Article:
My friend S. has been involved in the business side of health care for many years. I asked her, why does health care cost so much.

“Part of it is that it does cost that much,” she said. “It’s really expensive to provide health care. There’s the doctor, the office, the people, the equipment, the facility. Health care is unbelievably expensive because so much goes into it. it’s an incredibly expensive commodity.”

Other top reasons, in her opinion?

–Malpractice and the malpractice insurance system.

–Layers of care are required: a doctor, a specialist, a hospital etc. Then, when you get to procedures, the equipment is expensive. Sometimes information is lost and tests are duplicated.

–The medical-care system is for-profit and publicly traded.  “Investors are  making money,” she pointed out. And it’s not just the for-profit hospital industry or the big pharmaceutical companies or the insurance companies; it’s also medical-supply makers, providers of dialysis and a whole range of other profit-making entities. At the same time, she said, the lack of transparency makes pricing hard to ascertain. (Grocery stores can compete effectively as for-profit enterprises, of course, but their prices are posted publicly; if prices are hidden from view, then the for-profit equation becomes much more complicated, the way it used to be in real estate, airline ticket sales or car sales, before the transparency of the web arrived to change those marketplaces.)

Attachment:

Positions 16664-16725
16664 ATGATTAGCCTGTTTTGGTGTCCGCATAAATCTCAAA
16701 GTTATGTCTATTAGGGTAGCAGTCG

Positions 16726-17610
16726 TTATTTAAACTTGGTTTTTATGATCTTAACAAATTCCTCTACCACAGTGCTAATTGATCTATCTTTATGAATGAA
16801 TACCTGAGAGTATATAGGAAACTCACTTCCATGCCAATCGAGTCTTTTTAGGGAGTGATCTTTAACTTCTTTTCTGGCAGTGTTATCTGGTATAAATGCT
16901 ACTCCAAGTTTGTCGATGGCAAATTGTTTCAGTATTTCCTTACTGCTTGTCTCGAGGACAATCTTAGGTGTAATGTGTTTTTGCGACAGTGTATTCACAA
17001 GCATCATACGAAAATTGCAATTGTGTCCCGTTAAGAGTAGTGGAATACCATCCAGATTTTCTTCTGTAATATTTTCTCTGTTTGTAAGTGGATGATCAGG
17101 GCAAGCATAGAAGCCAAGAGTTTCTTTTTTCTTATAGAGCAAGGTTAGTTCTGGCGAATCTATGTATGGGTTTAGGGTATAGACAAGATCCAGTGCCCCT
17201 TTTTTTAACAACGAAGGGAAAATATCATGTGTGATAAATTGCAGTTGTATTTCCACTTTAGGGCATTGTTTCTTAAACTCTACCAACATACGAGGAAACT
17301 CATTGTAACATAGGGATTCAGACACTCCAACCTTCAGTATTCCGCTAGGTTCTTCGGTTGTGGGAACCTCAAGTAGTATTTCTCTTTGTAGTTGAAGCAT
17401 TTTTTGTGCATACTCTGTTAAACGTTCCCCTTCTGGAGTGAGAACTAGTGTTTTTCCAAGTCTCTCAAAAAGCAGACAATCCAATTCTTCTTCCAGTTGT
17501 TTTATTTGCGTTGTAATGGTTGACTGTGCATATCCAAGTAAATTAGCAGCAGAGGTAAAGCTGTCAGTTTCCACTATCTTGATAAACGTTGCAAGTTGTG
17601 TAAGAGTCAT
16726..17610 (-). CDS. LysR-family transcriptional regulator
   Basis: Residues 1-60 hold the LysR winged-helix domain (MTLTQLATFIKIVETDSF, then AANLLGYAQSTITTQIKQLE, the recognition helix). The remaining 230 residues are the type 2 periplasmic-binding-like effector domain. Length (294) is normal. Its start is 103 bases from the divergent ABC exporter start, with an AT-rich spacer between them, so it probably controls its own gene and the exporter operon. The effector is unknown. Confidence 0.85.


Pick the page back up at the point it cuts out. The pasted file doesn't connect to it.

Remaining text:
–Our health-care system is historically treatment-oriented and not prevention-oriented.  Since it’s treatment-oriented, providers are rewarded for giving more treatments, more procedures, more tests; prevention, counseling and so on are not rewarded financially.

That’s a reasonable list. Oh, and she also mentioned this: the system is so complicated that a lot of mistakes are made, and those mistakes lead to an incredible amount of waste and confusion and duplication of effort.

What do you think? Why does health care cost so much?

Jeanne Pinder

Jeanne Pinder  is the founder and CEO of ClearHealthCosts. She worked at The New York Times for almost 25 years as a reporter, editor and human resources executive, then volunteered for a buyout and founded...